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Discussion: Liszt: Grandes Etudes pour le Piano - Massimo Gon

Posts: 12
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Post by Geohominid April 6, 2008 (1 of 12)
First, apologies for the long review - there were a lot of points to cover.
This issue contains 2 discs, a hybrid SACD and a DVD Audio. The company's aim is to provide media containing high quality recordings in most of the current HiDef audio formats, for comparison in a domestic environment. Here is the description from the Ludomentis website - the recordings were made by a production outfit called Velut Luna.

"12 Great Piano Studies, extraordinarily played by the gifted Liszt expert Massimo Gon, was recorded by Marco Lincetto and Matteo Costa using a one-set microphone and a one-set microphonic preamplifier with two identical double line-outs. The analog signal was then saved in two identical multistandard recording hard disks (GENEX GX 9048) with two different formats, native DSD (=SACD) and PCM 24bit / 192Khz (= DVD-A).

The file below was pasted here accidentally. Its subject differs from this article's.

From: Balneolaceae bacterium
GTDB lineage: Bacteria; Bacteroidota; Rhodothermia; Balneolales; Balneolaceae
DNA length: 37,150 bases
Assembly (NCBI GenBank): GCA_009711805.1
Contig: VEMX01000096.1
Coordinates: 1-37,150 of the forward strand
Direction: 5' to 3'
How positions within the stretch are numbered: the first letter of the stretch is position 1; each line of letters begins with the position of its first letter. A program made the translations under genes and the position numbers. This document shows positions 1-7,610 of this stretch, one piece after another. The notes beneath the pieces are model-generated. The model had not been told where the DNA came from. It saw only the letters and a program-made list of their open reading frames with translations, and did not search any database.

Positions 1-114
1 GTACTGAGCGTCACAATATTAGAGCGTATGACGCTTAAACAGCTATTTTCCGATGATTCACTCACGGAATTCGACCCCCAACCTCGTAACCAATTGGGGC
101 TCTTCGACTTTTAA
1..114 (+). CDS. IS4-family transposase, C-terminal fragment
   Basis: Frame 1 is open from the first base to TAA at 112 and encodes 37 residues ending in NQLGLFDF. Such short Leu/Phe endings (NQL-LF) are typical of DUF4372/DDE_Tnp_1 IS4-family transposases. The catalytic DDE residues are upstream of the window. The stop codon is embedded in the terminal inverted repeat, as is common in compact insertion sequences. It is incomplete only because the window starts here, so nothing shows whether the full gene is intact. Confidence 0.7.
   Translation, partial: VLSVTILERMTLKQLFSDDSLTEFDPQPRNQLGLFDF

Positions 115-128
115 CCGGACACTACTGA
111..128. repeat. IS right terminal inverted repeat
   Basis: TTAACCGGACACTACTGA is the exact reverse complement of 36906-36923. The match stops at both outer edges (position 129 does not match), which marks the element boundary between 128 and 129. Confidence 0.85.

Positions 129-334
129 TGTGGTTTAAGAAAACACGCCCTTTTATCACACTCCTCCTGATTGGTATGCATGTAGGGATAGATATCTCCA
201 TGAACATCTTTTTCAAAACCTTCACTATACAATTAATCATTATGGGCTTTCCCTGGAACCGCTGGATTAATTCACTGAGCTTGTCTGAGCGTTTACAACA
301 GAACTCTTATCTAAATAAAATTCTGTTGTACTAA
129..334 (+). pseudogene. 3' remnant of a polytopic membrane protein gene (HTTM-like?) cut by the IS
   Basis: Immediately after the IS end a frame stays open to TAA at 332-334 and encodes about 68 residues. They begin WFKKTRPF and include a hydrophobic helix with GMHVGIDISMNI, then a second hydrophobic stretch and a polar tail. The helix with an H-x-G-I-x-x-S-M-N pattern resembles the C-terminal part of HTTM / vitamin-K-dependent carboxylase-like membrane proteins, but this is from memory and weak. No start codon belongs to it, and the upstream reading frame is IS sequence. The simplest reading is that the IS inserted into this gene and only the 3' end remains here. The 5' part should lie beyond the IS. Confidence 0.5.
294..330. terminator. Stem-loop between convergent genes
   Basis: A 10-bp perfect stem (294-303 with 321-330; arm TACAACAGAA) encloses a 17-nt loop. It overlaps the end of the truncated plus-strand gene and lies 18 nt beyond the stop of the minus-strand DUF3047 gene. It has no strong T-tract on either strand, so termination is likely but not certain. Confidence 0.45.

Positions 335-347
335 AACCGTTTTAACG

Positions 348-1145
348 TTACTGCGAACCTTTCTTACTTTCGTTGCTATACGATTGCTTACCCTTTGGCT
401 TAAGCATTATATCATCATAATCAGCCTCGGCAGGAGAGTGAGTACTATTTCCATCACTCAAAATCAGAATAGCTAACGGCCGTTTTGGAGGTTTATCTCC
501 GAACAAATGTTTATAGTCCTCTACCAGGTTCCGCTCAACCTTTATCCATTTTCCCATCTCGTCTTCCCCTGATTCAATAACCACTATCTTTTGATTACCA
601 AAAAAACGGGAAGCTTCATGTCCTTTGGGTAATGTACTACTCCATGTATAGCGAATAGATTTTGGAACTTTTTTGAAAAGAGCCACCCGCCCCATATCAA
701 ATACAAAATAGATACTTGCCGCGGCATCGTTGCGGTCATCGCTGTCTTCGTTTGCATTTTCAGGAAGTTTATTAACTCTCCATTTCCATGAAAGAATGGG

The analog starting signal was therefore converted into two perfectly identical masters: one with a DSD - SACD standard and the other with a 24bits / 192Khz - DVD-A standard. Velut Luna releases them now in a single elegant cased edition containing a SACD and a DVD-A (both stereo and multichannel), regularly on sale on this website. It is the first time ever that a music publisher offers to those who own either a universal multiformat player or two different music playing systems the chance to enjoy such dissimilar listening concepts at the same time. The DVD-A also includes an extraordinary track recorded in native 24bit / 192 kHz, the legendary format known by almost everybody but whose great potential could be listened only by few lucky ones.

It includes: one DVD Audio and one SACD Hybrid (SACD layer + CD layer), both stereo and multichannel".

I should add that the DVD also contains Dolby Digital 5.1 and DTS 5.1 surround tracks playable on a domestic DVD player (should be connected to the hifi system, of course). It is indeed a great opportunity to convince yourself about these formats.